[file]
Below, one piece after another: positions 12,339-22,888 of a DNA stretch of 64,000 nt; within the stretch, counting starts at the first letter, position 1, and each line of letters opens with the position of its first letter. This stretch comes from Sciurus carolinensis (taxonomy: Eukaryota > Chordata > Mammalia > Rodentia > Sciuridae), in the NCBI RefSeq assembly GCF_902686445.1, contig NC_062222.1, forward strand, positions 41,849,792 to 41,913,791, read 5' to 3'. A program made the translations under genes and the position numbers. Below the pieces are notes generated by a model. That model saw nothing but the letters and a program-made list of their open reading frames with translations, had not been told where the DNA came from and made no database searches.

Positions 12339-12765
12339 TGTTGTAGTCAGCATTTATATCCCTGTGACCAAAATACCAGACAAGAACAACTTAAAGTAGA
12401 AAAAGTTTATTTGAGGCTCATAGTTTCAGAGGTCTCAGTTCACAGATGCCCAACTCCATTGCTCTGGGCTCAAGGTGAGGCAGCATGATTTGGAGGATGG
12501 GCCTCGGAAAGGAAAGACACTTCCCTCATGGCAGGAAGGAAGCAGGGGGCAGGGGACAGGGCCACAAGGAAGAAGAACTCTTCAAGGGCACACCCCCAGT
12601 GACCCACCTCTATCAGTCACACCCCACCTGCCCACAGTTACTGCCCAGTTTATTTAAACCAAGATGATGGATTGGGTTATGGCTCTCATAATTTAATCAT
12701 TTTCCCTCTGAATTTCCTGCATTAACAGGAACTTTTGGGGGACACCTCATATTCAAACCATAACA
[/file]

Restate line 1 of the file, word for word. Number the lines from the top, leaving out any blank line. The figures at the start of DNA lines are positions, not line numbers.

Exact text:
Below, one piece after another: positions 12,339-22,888 of a DNA stretch of 64,000 nt; within the stretch, counting starts at the first letter, position 1, and each line of letters opens with the position of its first letter. This stretch comes from Sciurus carolinensis (taxonomy: Eukaryota > Chordata > Mammalia > Rodentia > Sciuridae), in the NCBI RefSeq assembly GCF_902686445.1, contig NC_062222.1, forward strand, positions 41,849,792 to 41,913,791, read 5' to 3'. A program made the translations under genes and the position numbers. Below the pieces are notes generated by a model. That model saw nothing but the letters and a program-made list of their open reading frames with translations, had not been told where the DNA came from and made no database searches.